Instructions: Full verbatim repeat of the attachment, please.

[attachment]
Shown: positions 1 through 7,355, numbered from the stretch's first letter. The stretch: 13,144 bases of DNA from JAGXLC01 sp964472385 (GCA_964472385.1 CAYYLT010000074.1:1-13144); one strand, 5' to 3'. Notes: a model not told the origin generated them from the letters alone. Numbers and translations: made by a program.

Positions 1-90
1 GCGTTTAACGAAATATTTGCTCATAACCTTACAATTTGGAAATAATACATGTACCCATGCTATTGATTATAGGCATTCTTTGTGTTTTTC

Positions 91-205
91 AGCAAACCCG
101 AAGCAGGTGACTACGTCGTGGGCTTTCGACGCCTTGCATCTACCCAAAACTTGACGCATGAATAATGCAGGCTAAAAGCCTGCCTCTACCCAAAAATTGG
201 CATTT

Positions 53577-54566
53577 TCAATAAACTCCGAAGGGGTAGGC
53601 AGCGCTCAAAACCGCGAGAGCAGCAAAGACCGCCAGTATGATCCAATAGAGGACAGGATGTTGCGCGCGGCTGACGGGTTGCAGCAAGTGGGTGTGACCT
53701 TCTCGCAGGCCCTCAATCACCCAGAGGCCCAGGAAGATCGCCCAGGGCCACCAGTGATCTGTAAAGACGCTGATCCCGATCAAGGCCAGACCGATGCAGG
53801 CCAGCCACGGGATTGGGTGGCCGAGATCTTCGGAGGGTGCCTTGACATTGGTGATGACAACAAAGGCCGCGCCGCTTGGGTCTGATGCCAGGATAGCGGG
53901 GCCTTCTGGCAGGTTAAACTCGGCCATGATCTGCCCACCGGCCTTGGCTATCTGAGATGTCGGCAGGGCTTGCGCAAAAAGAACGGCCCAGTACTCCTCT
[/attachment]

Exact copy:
Shown: positions 1 through 7,355, numbered from the stretch's first letter. The stretch: 13,144 bases of DNA from JAGXLC01 sp964472385 (GCA_964472385.1 CAYYLT010000074.1:1-13144); one strand, 5' to 3'. Notes: a model not told the origin generated them from the letters alone. Numbers and translations: made by a program.

Positions 1-90
1 GCGTTTAACGAAATATTTGCTCATAACCTTACAATTTGGAAATAATACATGTACCCATGCTATTGATTATAGGCATTCTTTGTGTTTTTC

Positions 91-205
91 AGCAAACCCG
101 AAGCAGGTGACTACGTCGTGGGCTTTCGACGCCTTGCATCTACCCAAAACTTGACGCATGAATAATGCAGGCTAAAAGCCTGCCTCTACCCAAAAATTGG
201 CATTT

Positions 53577-54566
53577 TCAATAAACTCCGAAGGGGTAGGC
53601 AGCGCTCAAAACCGCGAGAGCAGCAAAGACCGCCAGTATGATCCAATAGAGGACAGGATGTTGCGCGCGGCTGACGGGTTGCAGCAAGTGGGTGTGACCT
53701 TCTCGCAGGCCCTCAATCACCCAGAGGCCCAGGAAGATCGCCCAGGGCCACCAGTGATCTGTAAAGACGCTGATCCCGATCAAGGCCAGACCGATGCAGG
53801 CCAGCCACGGGATTGGGTGGCCGAGATCTTCGGAGGGTGCCTTGACATTGGTGATGACAACAAAGGCCGCGCCGCTTGGGTCTGATGCCAGGATAGCGGG
53901 GCCTTCTGGCAGGTTAAACTCGGCCATGATCTGCCCACCGGCCTTGGCTATCTGAGATGTCGGCAGGGCTTGCGCAAAAAGAACGGCCCAGTACTCCTCT